< Terug

The Copy

Plaster, Wood
100 cm x 100 cm x 45 cm

In Mechelen, the colonial monument by Lode Eyckermans in the Schuttersvest pays homage to 31 “pioneers who died for the civilization in Congo” as it is inscribed on the statue. One of them is Van Kerckhoven, who was a notoriously cruel commander during the reign of king Leopold II of Belgium. The statue is very intriguing, with two stylized Congolese heads, a male and a female, as a Janus image. It aestheticises what is problematically called the “African race” and thus could be seen as a tribute to it. However, this is in stark contrast to the inscription on the plinth, since the inscriptions only tells one side of the story, the Belgian one.

Confronted with this, I asked the sculptor Raf Vergauwen to make a scaled-down copy of the monument: The Copy. With a group of Belgian citizens with Congolese roots living in Mechelen and the surrounding area* we worked on a proposal for a new inscription for this copy. This text discusses both sides of history and focuses on the word ‘civilization’, as well as acknowledging the impact of Belgian rule on Congo. Although critical, this inscription expresses a positive view of the future, a society of equality and respect. In June 2019, after several months of meetings, creating a safe space for intimite discussions, the group introduced this new inscription to the mayor of Mechelen, with the proposition to place this text near the original statue. A few weeks before their visit, another new text was installed by the Mayor’s council, one that the group feels is too limited in its – exclusively historical – message. The group also confronted the Mayor with the lack of participation by citizens of Mechelen in the placement of this new text. Some members of the group signed and published a letter about this in De Standaard newspaper on 26 June 2019.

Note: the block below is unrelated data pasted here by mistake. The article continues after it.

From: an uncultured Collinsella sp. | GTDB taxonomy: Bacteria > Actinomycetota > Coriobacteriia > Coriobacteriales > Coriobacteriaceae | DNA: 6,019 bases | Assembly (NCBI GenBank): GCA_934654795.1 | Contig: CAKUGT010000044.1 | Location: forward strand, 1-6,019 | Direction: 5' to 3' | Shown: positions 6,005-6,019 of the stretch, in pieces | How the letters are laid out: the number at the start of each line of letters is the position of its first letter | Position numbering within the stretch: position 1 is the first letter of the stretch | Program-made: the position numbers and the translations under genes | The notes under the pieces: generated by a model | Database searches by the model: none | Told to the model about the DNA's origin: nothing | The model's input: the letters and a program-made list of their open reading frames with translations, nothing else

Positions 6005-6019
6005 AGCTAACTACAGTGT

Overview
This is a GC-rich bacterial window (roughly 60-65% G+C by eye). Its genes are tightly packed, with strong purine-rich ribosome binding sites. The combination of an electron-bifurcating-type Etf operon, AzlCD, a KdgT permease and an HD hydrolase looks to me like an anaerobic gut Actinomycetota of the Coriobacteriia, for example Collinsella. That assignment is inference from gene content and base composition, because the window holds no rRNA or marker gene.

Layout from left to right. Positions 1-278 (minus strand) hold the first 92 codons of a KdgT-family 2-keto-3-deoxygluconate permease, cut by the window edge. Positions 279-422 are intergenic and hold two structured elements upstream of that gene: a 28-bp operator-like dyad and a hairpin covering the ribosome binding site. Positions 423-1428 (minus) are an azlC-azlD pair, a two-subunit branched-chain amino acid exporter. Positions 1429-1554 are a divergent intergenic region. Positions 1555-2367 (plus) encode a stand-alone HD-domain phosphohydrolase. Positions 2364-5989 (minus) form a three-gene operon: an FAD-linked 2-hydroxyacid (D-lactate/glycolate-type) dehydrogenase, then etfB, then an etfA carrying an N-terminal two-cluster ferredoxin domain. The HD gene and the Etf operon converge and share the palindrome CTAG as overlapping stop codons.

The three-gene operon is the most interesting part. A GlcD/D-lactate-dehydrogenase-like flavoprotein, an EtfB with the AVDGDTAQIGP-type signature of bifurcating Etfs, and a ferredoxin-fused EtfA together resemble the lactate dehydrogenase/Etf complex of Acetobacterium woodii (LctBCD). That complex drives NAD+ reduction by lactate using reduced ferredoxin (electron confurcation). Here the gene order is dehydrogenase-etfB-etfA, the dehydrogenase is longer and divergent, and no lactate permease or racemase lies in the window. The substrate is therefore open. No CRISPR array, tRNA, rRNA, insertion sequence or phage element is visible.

*Lieven Miguel Kandolo, Anne Wetsi Mpoma, Georgine Dibua, Jessy Ohanu, Michel Witanga, Joël Ndombe, Nadia Nsayi, Rina Rabau, Stella Okemwa, Don Pandzou, Floribert Beloko, Michel Mongambo and Sarah Bekambo.

Photos Lavinia Wouters, Bie Michels, Archive Mechelen